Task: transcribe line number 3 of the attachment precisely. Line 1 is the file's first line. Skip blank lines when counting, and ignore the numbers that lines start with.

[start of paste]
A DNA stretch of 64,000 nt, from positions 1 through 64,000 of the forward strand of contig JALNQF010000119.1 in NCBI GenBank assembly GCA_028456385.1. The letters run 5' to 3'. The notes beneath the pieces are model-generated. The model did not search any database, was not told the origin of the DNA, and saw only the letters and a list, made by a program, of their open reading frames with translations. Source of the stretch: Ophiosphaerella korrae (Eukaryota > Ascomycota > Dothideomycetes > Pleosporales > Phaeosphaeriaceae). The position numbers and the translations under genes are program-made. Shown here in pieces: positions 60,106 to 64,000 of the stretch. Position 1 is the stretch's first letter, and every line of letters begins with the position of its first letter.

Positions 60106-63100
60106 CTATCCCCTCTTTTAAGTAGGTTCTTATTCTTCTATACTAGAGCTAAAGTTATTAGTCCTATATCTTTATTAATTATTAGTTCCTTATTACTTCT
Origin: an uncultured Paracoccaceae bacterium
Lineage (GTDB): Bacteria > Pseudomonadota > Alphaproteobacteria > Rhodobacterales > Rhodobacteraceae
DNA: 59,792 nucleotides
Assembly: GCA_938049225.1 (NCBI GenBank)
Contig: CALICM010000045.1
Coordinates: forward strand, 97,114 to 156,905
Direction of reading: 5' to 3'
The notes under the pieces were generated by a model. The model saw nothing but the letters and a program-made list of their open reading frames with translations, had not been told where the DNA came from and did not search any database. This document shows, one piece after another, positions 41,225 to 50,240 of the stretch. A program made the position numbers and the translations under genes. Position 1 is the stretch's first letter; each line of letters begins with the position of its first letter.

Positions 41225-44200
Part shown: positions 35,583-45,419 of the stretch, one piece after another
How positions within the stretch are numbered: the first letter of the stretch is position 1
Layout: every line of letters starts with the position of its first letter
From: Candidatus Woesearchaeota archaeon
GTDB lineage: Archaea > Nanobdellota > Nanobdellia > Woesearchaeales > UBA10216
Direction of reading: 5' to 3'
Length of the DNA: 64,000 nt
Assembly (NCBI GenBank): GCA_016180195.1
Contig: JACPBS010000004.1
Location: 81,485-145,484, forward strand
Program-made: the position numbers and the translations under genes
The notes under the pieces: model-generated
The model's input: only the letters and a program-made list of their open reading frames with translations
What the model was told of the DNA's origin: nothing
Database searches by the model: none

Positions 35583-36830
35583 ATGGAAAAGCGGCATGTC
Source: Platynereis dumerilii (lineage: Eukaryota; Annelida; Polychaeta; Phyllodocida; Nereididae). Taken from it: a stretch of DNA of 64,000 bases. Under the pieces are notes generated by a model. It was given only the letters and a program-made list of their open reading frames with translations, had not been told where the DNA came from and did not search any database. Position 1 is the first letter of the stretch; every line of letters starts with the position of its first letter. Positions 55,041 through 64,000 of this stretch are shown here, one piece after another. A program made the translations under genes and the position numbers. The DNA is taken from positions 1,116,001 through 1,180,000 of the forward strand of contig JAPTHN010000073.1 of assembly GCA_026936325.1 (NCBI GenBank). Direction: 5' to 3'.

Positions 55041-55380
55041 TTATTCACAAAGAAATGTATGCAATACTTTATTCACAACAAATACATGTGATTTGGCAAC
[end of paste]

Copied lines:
60106 CTATCCCCTCTTTTAAGTAGGTTCTTATTCTTCTATACTAGAGCTAAAGTTATTAGTCCTATATCTTTATTAATTATTAGTTCCTTATTACTTCT